Maxwell Mehlman, a law professor and co-director of the Law-Medicine Center at Case Western Reserve University School of Law, told PolitiFact in August that physicians already have a legal responsibility to intervene when a patient's life is threatened.
"The doctor has a legal duty to take reasonable steps to preserve the life and health of the patient," Mehlman said. "If they don't, in the most egregious situations, this has led to criminal prosecutions."
Most states that limit abortion to a specific gestational stage include an exception for medical emergencies.
For example, Florida's abortion law allows abortion past 15 weeks of pregnancy when a patient's life is threatened or to prevent "imminent substantial and irreversible physical impairment of a major bodily function."
Abortions at 21 weeks or later are exceedingly rare — such cases account for about 1% of all abortions, according to the Centers for Disease Control and Prevention.
Rubio claimed, "Demings supports abortion up until the moment of birth."
Demings said at least three times that she supports abortion up to "the point of viability," or when the fetus can survive outside the womb.
She also said she supports abortion after fetal viability if the pregnancy "threatens the health of the woman," and voted for a bill that affirmed that stance.
Physicians already have a legal responsibility to intervene when a patient's life is at risk. And most states that limit abortion to a specific gestational stage include an exception for medical emergencies.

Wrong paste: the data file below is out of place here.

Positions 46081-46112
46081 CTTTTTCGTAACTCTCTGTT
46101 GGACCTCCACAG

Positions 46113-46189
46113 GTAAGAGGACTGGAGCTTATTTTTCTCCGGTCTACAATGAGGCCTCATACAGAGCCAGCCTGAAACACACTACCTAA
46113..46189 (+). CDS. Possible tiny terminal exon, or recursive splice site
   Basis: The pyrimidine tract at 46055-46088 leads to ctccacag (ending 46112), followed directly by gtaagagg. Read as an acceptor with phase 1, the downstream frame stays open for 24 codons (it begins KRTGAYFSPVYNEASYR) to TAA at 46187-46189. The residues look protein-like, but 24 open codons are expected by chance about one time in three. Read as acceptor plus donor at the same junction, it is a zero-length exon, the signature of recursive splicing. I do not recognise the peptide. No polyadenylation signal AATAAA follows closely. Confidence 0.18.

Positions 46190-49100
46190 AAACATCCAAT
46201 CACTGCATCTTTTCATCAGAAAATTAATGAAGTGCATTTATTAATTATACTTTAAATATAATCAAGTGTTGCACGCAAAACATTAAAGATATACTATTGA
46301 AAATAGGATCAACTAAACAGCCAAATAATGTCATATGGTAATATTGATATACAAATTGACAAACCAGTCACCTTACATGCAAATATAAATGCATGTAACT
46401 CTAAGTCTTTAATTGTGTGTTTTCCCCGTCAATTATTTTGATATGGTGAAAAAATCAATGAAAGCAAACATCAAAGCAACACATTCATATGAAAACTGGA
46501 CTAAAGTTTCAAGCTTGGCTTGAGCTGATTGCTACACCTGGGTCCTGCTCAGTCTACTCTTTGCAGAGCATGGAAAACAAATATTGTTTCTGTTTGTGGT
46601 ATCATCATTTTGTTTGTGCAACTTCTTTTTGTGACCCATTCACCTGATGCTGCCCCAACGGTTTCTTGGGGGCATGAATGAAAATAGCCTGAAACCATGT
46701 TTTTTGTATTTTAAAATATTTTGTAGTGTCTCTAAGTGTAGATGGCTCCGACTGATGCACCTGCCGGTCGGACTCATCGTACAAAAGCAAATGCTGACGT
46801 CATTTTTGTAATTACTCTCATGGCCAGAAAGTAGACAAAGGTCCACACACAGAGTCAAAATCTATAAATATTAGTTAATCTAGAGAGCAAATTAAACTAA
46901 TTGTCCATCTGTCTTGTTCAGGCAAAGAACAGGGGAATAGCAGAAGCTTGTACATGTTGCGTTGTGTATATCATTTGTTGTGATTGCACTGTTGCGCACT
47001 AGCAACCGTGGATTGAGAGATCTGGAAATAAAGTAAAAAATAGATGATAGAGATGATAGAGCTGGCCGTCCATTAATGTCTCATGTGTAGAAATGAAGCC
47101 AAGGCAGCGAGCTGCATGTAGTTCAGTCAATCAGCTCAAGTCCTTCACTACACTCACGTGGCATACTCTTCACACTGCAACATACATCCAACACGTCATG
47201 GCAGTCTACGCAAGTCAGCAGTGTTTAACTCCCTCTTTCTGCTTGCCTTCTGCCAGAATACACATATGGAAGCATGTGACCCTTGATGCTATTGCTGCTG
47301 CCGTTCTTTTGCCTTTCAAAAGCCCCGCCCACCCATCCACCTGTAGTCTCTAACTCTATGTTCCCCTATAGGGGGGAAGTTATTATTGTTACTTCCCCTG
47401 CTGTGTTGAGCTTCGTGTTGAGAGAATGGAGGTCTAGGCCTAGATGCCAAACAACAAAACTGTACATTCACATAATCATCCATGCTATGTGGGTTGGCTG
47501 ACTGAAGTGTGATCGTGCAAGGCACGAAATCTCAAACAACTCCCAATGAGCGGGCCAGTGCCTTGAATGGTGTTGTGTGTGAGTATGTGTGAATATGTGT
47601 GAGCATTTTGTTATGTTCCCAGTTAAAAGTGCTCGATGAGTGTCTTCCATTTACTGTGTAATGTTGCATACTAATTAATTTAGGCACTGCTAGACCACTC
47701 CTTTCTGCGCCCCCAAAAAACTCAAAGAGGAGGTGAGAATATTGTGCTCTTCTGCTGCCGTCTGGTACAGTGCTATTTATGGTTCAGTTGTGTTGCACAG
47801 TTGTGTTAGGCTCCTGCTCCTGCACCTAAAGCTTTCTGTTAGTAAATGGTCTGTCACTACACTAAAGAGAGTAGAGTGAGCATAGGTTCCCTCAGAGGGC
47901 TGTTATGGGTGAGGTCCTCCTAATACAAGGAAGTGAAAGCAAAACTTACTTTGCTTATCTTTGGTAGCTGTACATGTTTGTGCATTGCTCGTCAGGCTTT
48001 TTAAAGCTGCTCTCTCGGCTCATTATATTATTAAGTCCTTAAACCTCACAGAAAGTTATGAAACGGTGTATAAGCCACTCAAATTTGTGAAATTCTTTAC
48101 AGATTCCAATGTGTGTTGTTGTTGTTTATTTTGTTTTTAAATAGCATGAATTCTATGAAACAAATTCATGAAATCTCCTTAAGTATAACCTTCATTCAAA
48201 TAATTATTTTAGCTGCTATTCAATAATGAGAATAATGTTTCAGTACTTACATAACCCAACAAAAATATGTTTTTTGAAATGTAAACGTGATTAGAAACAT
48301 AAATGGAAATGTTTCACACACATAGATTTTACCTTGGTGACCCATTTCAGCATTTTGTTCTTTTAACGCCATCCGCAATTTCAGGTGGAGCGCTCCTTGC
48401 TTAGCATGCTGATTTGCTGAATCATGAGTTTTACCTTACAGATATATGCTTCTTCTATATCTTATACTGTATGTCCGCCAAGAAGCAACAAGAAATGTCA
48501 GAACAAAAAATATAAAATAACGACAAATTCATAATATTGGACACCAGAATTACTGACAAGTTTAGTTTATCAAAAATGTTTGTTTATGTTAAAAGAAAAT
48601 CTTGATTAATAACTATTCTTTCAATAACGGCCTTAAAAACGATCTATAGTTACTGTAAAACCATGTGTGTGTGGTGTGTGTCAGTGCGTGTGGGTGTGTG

We rate this claim Mostly False.
Marco Rubio, tweet, Sept. 6, 2022
Interview with Leila Abolfazli, director of reproductive rights at the National Women’s Law Center, Sept. 15, 2022
Interview with Christian Slater, spokesperson for Demings' campaign, Sept. 12, 2022
Interview with Elizabeth Gregory, spokesperson for Rubio's campaign, Sept. 12, 2022
Miami Herald, Rubio tells faith leaders culture war is 'a fight between common sense and insanity,' Sept. 1, 2022
Miami Herald, Val Demings says she supports abortion up to 'time of viability' after Rubio attacks, Sept. 2, 2022
Florida Senate, HB 5 bill text, assessed Sept. 15, 2022
Florida Politics, Demings blasts Rubio for being 'extremist' on abortion, May 14, 2022
CBS Miami, 1-on-1 with Val Demings, Aug. 28, 2022
PolitiFact, Fact-checking Blake Masters: Mark Kelly voted to legalize abortion 'up until the moment of birth,' Aug. 1, 2022
U.S. Congress, Women’s Health Protection Act, Feb. 28, 2022
PolitiFact, Fact-checking Pence’s claim on Democrats and abortion ‘up to the moment of birth,' Oct. 9, 2020
PolitiFact, Anti-abortion group exaggerates how states regulate late-term abortions, June 12, 2022
Centers for Disease Control and Prevention, "Abortion Surveillance — United States, 2019 Surveillance Summaries," Nov. 26, 2021
Clerk of U.S. House, roll call vote 65, Jan. 24, 2017
Clerk of U.S. House, roll call vote 247, July 29, 2021
This article originally appeared on Tallahassee Democrat: PolitiFact: Demings supports abortion to viability, despite Rubio claims